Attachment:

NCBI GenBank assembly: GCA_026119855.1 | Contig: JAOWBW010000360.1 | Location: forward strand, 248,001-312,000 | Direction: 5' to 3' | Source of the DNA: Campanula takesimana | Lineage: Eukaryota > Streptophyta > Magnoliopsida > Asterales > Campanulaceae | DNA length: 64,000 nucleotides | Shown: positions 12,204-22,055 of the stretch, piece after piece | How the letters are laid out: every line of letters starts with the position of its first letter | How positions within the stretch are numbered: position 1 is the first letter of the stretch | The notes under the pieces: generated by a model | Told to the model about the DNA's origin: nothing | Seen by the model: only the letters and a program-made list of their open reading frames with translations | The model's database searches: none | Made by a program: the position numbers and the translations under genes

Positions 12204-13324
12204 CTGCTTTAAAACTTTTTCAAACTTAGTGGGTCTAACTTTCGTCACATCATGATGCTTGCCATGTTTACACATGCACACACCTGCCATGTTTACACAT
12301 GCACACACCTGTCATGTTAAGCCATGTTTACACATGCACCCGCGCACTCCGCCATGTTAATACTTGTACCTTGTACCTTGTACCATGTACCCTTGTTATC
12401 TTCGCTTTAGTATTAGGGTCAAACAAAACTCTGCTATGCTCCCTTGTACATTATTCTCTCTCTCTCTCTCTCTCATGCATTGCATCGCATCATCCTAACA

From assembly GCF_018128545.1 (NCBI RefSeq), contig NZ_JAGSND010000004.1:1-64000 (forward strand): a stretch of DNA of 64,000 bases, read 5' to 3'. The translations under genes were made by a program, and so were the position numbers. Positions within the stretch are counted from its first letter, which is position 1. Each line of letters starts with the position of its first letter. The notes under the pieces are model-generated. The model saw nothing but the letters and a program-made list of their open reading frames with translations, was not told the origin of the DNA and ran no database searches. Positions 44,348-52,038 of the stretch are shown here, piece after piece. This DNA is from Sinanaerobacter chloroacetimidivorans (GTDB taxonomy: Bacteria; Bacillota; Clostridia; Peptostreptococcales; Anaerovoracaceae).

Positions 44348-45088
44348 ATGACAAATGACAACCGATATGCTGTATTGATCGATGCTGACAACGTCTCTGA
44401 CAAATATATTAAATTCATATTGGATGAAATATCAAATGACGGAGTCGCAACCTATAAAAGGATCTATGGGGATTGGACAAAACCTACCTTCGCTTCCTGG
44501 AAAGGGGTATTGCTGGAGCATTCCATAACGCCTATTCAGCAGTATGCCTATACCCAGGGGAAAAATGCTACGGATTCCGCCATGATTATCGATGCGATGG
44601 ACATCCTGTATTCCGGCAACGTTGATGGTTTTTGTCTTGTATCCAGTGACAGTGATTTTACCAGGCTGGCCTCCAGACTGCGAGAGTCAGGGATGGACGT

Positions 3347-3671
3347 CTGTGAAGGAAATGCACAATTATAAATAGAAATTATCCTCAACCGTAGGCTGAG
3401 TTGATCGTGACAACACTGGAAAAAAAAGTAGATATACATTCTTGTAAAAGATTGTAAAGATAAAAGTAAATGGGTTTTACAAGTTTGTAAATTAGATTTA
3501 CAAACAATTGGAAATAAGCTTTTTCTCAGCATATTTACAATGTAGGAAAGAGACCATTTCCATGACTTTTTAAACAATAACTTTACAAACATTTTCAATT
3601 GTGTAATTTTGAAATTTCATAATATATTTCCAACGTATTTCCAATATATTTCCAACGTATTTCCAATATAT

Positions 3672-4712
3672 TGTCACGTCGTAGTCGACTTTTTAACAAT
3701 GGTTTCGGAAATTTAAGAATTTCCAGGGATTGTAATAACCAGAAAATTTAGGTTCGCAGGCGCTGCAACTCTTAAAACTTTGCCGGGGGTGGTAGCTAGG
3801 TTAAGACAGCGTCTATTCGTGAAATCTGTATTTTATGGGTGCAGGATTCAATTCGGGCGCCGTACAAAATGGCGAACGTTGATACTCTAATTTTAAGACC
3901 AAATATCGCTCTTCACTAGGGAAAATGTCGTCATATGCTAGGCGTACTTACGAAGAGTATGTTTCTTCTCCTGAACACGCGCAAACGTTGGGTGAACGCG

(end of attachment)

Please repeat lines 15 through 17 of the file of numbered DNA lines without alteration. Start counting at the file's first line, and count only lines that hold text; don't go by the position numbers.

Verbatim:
3501 CAAACAATTGGAAATAAGCTTTTTCTCAGCATATTTACAATGTAGGAAAGAGACCATTTCCATGACTTTTTAAACAATAACTTTACAAACATTTTCAATT
3601 GTGTAATTTTGAAATTTCATAATATATTTCCAACGTATTTCCAATATATTTCCAACGTATTTCCAATATAT

Positions 3672-4712